Launched in 1970, the Phoenix New Times provides coverage on local alternative headlines and is a main source of information on the city’s diverse cultural scene, including arts, music, theater, nightlife and dining. Ranked high in terms of credibility among readers and considered to have no political bias in reporting, the Phoenix New Times can be found free on newsstands and in shops throughout Phoenix every Thursday. Its circulation is just under 100,000.
La Voz Arizona
Sister publication of the Arizona Republic, La Voz Arizona (which means “The Voice”) is Phoenix’s largest Spanish-language publication, with a circulation of approximately 60,000. Reporting on local and world news, including issues of import to the city’s Latino community, La Voz Arizona began publication in 2000 and has since earned numerous awards from the National Association of Hispanic Publications. The newspaper is available free of charge and appears on newsstands throughout the city on Fridays.
Dedicated to covering relevant news, politics, entertainment and feature stories for the LGBT community, the Phoenix Echo is published every two weeks. The Echo also works toward the promotion of gay-owned businesses throughout Phoenix, and is a major source of promotion for community events supporting the LGBT population.
Phoenix Local TV and News Channels
For local and world news coverage on your TV, tune to these channels.
- KNXV TV 15 (ABC affiliate)
- KPHO TV 5 (CBS affiliate)
- AZ Central (USA Today affiliate)
- KSAZ TV 10 (Fox affiliate)
- KTVW TV 33 (Spanish-language Univision affiliate)
- KTVK TV 3 (local news and entertainment coverage).
It’s no mistake that the Phoenix metropolitan area is known as the Valley of the Sun. It’s hot. Really hot. Sure, it is pleasant and warm in the spring and fall, and you might even need a jacket during the coldest days of winter (or at the least the nights), but summers are scorching. On the bright side, it’s a dry heat. Even during the monsoon months (late June/early July through early September) when it rains (or at least threatens to rain) most afternoons, the humidity manages to stay relatively tolerable.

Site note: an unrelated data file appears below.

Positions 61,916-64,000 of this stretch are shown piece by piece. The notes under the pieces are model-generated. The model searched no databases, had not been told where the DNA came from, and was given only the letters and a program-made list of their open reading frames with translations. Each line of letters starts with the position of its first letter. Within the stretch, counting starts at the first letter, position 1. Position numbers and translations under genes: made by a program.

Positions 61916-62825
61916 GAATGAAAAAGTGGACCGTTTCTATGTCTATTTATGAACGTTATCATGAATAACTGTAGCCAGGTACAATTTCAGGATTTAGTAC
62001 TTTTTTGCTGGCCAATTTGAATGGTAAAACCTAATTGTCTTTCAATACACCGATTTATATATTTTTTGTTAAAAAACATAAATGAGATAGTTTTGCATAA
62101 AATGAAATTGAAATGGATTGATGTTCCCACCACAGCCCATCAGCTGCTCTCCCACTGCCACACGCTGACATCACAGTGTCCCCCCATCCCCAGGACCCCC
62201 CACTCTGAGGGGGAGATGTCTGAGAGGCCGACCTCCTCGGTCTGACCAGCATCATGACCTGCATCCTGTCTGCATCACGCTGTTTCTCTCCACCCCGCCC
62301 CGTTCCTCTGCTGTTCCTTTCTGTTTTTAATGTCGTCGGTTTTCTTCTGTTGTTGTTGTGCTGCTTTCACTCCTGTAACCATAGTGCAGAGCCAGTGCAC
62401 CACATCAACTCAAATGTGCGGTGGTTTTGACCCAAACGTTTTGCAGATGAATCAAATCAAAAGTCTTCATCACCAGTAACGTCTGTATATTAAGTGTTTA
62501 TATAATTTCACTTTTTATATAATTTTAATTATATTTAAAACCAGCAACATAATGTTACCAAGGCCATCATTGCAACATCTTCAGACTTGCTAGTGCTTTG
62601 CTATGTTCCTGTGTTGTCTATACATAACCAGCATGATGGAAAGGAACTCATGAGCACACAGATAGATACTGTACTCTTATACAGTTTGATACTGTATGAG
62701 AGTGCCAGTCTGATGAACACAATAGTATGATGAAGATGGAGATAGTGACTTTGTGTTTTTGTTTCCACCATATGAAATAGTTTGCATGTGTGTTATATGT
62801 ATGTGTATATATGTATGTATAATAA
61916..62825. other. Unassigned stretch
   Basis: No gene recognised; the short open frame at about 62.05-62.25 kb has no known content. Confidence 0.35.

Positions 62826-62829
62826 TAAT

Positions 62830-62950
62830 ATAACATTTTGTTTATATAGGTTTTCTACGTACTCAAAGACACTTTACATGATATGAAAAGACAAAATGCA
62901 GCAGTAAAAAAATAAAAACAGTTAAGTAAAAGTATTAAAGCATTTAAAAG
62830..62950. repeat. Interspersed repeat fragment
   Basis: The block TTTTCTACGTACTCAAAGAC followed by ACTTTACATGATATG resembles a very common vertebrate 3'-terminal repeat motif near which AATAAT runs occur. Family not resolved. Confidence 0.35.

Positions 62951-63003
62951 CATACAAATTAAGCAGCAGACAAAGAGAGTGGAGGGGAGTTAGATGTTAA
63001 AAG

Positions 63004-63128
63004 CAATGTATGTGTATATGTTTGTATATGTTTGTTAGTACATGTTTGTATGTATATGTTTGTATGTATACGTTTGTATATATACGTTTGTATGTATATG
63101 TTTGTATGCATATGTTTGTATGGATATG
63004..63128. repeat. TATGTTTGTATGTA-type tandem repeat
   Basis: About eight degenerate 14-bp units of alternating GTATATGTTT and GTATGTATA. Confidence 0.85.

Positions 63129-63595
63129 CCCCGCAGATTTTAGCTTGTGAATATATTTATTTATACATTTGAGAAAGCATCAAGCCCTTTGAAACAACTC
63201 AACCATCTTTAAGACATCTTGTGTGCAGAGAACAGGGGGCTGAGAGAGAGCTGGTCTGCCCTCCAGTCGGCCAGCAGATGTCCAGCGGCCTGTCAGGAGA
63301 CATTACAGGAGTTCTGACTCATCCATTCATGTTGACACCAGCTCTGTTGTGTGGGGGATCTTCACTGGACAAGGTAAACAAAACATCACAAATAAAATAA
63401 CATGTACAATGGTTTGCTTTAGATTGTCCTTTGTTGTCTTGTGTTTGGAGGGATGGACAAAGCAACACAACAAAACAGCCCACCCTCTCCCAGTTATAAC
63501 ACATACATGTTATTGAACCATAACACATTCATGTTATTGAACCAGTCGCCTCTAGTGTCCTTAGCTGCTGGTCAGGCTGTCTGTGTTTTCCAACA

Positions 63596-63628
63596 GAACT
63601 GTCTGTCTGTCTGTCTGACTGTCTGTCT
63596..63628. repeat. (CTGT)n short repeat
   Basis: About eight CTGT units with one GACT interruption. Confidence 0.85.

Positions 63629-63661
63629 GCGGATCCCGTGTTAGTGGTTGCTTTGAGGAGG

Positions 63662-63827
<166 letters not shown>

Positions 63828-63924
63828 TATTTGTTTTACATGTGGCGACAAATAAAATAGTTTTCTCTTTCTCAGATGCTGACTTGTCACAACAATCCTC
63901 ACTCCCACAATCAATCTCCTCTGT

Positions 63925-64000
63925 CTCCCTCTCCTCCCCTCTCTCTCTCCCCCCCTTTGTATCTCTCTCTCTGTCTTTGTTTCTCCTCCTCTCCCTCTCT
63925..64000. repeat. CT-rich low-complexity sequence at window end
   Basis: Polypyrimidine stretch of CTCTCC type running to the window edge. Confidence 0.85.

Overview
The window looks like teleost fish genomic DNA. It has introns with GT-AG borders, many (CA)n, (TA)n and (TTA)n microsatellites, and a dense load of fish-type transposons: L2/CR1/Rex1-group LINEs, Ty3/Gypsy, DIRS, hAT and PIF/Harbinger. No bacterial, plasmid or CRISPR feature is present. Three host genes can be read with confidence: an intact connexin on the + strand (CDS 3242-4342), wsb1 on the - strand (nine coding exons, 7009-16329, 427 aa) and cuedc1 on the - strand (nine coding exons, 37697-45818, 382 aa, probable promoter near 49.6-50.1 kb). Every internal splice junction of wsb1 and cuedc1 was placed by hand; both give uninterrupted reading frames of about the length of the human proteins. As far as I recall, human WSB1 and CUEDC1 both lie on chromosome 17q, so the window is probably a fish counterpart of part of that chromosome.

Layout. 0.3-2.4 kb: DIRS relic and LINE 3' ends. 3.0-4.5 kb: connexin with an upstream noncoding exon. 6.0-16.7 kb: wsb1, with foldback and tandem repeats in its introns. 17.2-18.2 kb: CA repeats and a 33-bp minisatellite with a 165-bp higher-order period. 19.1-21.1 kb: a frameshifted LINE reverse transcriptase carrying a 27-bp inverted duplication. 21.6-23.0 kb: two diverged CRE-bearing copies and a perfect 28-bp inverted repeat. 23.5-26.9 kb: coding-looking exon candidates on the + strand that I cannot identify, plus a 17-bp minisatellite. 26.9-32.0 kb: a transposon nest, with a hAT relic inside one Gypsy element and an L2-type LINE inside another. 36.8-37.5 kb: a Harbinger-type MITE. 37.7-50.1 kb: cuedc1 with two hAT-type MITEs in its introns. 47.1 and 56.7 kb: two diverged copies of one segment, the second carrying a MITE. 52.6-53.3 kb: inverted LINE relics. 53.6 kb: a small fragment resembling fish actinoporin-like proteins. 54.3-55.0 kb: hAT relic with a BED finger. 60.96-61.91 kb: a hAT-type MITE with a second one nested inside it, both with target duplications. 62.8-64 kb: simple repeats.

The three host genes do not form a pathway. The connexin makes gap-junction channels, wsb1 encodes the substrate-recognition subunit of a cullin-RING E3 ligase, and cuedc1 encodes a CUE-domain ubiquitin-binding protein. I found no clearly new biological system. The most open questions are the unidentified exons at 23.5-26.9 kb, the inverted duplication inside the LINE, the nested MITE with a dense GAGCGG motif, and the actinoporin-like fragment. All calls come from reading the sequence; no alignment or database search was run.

The average daytime temperature in the summer (which tends to run from May to September) is well over 100 degrees Fahrenheit. The spring and fall seasons average about 85 degrees, and the winter high cools down to an average of 65 degrees. Nighttime temperatures during all seasons cool off quite a bit from the daytime highs, and range from around 45 degrees in the winter to 80-plus degrees in the summertime.
Average annual rainfall for Phoenix is 8.3 inches.
Finding the right school is one of the biggest undertakings faced by families moving to Phoenix. There are more than 30 school districts in the Phoenix area. Recent changes in state funding have taken their toll on public schools, but the area is still full of great educators providing quality education to their students.
Current school rankings (elementary, middle and high schools), campus and district zoning/location maps, information and reviews are available online for parents moving to Phoenix. Phoenix preschool information is also available.
Top School Districts in Phoenix
- Alhambra Elementary District
- Madison Elementary District
- Archway Classical Academy North Phoenix
- Kyrene Elementary District
- Paradise Valley Unified District
- Phoenix Union High School District
- Cave Creek Unified District
Want to take care of important (mandatory) tasks before moving to Phoenix? Many of the items required for a move to Phoenix can be found online:
- Register to vote at the Maricopa County Recorder’s Office
- Register your vehicle and obtain a new driver’s license at the Arizona Department of Transportation: Motor Vehicle Division
- For tax information visit the IRS